NEW YORK—Apple Computer Inc. on Wednesday announced several products and initiatives designed to give Microsoft Corp. a run for its money – but they wont come cheap.
At its Macworld Conference & Expo in New York, the company announced that it is changing the name of its iTools Web services to .mac and as stated in an earlier eWeek story will start charging an annual fee for the previously free services.
"You used to be able to get free services like crazy," said Apple CEO Steve Jobs in his keynote address. "All thats gone. Yahoo now charges you serious dollars for everything."
.Mac will cost $99 for annual membership, $49 for current iTools subscribers for the initial year.
Jobs also introduced version 10.2 of the Macintosh Operating System. Up to now, known as Jaguar, Mac OS 10.2 includes 150 new features. Many of these are designed to woo enterprise customers, including the Kerberos authentication protocol and virtual private network support that links to a Windows-based network, Jobs said.
Jaguar also includes a multithreaded finder and support for QuickTime 6, Jobs said. It also integrates handwriting recognition into the text system so that users can write in any application without additional training.
Additionally, it includes an enhanced mail client that color codes threads of messages and automatically marks junk mail by turning it brown.
Apple also took steps to turn its iPod music player into a viable personal digital assistant.
The company is lowering the price of its 5GB iPod to $299 and the 10GB version to $399.
A new 20GB iPod for $499 will include capacity for 4,000 songs but also support for both a contact list and an interactive calendar. It also includes a solid-state scroll wheel.
Additionally, the new iPod supports "smart playlists" that organize songs into groups according to pre-set data such as artist and recording date.
"It is so cool," Jobs said. Apple also announced a new iPod that will support Microsoft Windows. While it will not have all the features of the Macintosh-supporting iPod, "Its better than anything else out there that supports Windows," Jobs said.
The new iPods will be available in August.
Jobs also announced a new protocol called Rendevous that will allow Mac OS systems to discover other devices, such as printers, over any IP network with zero configuration. It will appear within the next six months.
iCal is a new surprise app from Apple. The single-window calendaring app comes with a variety of schedules and calendars and lets users share calendars over the Internet with automatic updating and subscriptions. iCal makes it easy to deal with a variety of types of events.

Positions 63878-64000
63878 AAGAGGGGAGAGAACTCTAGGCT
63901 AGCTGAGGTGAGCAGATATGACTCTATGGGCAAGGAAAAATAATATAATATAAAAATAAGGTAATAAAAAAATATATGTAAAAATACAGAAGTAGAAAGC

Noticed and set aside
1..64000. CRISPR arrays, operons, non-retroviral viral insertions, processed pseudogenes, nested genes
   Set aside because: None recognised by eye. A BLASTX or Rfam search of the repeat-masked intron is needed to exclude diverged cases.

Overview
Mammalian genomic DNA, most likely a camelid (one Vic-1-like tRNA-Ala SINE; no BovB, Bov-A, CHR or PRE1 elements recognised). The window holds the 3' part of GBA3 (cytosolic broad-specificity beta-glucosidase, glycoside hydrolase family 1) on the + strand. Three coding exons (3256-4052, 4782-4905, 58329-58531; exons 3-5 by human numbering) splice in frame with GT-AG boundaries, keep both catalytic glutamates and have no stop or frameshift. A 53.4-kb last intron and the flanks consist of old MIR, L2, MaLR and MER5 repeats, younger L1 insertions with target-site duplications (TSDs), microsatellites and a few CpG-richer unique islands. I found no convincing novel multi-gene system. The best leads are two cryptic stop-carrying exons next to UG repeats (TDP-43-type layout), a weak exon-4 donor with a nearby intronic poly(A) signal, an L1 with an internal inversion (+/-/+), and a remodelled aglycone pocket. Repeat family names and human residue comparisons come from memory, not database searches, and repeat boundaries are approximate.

"Modern life requires multiple calendars," Jobs said.
iCal will ship in September as a free download at Apple.com.
iTunes 3, as anticipated earlier in the week, includes ratings, play counts, support for Audible.com, and smart playlists.
"I think this is going to change the way we listen to music," Jobs said.
iTunes 3 is a free download at Apple.com starting today.
iSync is another surprise app, aimed at "synchronizing your digital life," Jobs said. It works with the new generation of Bluetooth-enabled cell phones, as well as Palm devices, and the iPod to synchronize information. In addition, .mac subscribers will be able to sync their computers with .mac. Katsumi Ihara, the President of Sony Ericsson, took the stage to talk about his companys phone seamlessly connecting to the Mac.
"Today, I believe, Apple can proudly say it is a leader in easy-to-use connectivity between the powerful computer and our phones," he said. "Our products complement each other extremely well."
iSync will be available in September as a free download at Apple.com.
"But there is one more thing," Jobs said, going on to introduce the new 17-inch flat-panel iMac to address one of the most commonly-requested additions. The new display has 1440x900 pixels and is in a cinematic-aspect ratio. The new iMac has an Nvidia GeForce4 graphics processor; the $1999 system will be available in stores two weeks from now.
Nick dePlume is the editor in chief of Think Secret.
- Mac OS X Takes Macintosh to New Level
- Macworld: 17" Flat-Panel iMac but No G4 Towers
- More Macworld Coverage